The Figure presents the results of the 3 burnout dimensions for all the 2873 respondents. The rate of both high levels of emotional exhaustion and depersonalization was 38% (95% CI, 36%–40%), while the rate of both high levels of emotional exhaustion and reduced personal accomplishment was 40% (95% CI, 38%–42%). As many as 29% (95% CI, 27%–31%) of the respondents presented a high level of emotional exhaustion, depersonalization, and reduced personal accomplishment simultaneously. If burnout is defined as a high level on the emotional exhaustion or depersonalization subscales,14,15 the percentage of burnout in the 2873 anesthesiologists was 69% (95% CI, 67%–71%). The percentages of burnout anesthesiologists in the 3 surveyed provinces of Beijing, Tianjin, and Hebei were 69%, 70%, and 68%, respectively, which were not significantly different (P = .674).
Comparison of respondent characteristics among anesthesiologists who met the criteria for burnout compared with nonburnout participants is presented in Table 2. Age, title, hospital category, working hours per week, caseload per day, frequency of perceived challenging cases, taking night shift, income, MSQ score, sleep hours, and sleep quality were significantly different between these 2 groups.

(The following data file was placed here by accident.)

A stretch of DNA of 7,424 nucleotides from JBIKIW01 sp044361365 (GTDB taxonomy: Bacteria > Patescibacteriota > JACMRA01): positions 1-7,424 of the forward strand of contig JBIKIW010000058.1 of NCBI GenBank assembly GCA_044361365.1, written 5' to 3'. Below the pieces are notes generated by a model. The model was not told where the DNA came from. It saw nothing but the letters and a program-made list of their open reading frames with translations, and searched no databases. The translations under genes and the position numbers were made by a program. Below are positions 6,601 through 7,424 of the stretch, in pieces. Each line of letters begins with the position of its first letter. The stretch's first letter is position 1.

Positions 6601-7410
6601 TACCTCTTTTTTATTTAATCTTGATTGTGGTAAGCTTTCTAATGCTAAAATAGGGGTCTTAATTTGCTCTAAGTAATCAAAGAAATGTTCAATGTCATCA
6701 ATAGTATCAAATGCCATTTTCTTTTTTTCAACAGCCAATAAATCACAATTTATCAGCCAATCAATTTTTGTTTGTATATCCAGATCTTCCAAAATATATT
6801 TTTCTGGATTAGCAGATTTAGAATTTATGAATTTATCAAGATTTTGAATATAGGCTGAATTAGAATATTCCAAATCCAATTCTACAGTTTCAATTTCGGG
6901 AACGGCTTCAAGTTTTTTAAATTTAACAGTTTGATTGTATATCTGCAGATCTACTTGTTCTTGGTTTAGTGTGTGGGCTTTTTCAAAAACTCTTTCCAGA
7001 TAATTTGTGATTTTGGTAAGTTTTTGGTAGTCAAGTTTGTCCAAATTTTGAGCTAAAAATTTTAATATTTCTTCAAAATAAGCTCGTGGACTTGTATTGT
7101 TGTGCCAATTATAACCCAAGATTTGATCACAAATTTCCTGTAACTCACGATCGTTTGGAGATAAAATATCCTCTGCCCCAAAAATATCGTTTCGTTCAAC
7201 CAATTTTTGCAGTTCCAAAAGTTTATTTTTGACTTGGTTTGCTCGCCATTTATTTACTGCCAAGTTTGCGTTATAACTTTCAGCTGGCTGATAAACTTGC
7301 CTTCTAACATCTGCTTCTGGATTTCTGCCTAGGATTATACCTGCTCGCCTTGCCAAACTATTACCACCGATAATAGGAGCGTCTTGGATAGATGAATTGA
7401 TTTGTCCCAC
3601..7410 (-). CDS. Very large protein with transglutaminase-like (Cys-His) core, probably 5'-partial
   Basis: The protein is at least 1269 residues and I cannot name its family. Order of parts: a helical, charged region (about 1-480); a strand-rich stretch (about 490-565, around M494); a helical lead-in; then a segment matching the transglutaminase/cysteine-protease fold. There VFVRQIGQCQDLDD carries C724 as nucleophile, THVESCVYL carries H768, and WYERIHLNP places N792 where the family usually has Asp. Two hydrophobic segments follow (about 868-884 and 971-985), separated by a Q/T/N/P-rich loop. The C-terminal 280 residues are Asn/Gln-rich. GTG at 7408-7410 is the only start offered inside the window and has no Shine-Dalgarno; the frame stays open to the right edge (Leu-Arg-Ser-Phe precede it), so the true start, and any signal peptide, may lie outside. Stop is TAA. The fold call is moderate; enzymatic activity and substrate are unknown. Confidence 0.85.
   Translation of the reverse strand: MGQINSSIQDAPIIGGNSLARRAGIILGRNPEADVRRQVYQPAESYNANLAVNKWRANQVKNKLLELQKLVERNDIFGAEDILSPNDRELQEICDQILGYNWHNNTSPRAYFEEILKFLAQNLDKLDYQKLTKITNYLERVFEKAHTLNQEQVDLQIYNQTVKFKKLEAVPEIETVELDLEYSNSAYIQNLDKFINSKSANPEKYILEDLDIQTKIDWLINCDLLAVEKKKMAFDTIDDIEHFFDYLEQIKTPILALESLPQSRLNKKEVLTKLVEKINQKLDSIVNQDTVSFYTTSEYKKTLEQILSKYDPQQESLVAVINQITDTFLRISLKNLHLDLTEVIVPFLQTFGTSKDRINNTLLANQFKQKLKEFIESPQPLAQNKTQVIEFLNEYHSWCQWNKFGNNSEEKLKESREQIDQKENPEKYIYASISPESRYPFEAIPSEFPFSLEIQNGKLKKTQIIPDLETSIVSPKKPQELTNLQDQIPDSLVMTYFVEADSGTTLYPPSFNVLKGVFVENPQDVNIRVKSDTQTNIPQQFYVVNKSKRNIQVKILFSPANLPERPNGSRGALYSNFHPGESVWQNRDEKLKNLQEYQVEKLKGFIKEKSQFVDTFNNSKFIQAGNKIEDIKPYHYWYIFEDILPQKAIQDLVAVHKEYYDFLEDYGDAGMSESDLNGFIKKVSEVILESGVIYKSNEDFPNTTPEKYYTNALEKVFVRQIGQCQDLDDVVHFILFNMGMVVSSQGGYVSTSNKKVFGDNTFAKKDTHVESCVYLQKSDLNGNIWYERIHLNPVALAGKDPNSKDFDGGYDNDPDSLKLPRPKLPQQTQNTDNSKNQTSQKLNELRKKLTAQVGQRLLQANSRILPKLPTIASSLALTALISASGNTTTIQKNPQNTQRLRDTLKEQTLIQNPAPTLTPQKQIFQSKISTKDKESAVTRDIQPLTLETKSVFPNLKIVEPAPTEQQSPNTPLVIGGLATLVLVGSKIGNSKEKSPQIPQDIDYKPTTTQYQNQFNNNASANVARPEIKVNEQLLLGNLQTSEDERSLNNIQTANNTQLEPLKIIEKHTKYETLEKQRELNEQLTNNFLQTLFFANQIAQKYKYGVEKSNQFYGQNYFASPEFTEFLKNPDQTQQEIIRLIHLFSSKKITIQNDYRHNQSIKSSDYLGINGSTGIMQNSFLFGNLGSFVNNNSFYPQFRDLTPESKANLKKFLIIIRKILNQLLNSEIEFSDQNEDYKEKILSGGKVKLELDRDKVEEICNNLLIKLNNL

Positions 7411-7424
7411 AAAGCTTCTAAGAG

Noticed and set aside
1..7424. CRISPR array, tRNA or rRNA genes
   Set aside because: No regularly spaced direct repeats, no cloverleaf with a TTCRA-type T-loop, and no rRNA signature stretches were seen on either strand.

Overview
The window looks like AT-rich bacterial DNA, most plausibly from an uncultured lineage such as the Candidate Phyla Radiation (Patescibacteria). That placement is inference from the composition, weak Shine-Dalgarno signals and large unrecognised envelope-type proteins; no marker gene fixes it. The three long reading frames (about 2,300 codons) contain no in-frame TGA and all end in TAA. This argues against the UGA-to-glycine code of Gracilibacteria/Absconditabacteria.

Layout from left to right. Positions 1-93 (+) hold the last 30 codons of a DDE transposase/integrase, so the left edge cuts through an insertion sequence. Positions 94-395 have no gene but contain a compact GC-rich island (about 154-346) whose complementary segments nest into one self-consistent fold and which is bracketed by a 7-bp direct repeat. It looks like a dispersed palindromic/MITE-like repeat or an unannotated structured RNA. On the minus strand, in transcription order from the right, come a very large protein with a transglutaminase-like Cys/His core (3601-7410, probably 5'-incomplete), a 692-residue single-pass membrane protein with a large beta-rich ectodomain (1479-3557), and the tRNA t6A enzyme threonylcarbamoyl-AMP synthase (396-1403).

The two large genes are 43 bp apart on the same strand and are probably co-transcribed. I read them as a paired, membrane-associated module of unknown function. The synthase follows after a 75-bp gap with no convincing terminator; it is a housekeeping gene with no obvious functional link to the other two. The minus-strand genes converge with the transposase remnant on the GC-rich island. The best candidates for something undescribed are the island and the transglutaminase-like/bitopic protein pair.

The correlation between job satisfaction assessed by MSQ and burnout dimensions assessed by MBI is presented in Table 3. The Spearman correlation analysis was used to assess the relationship between job satisfaction and burnout dimensions because they do not follow a bivariate normal distribution. The Spearman correlation coefficient of 0.1–0.3 was regarded as weak correlation, 0.3–0.5 as moderate correlation, and >0.5 as strong correlation. P value of <.05 was regarded as statistically significant. Therefore, a strong correlation exists between low job satisfaction and high emotional exhaustion, and moderate correlations exist between low job satisfaction and the other 2 dimensions of burnout. When analyzing the risk factors for burnout, job satisfaction was not considered due to its strong correlation with burnout. Based on the potential variables in previous studies, the actual situation in China and the result of single factor analysis, the variables we selected for the multivariable logistic regression were age, hospital category, title, working hours per week, caseload per day, taking night shifts or not, income per month, frequency of perceived challenging cases, sleep quality, and sleep hours. The final multivariable logistic model of burnout risk factors included 7 independent variables, namely age, hospital category, working hours per week, caseload per day, income, frequency of perceived challenging cases, and sleep quality, as shown in Table 4.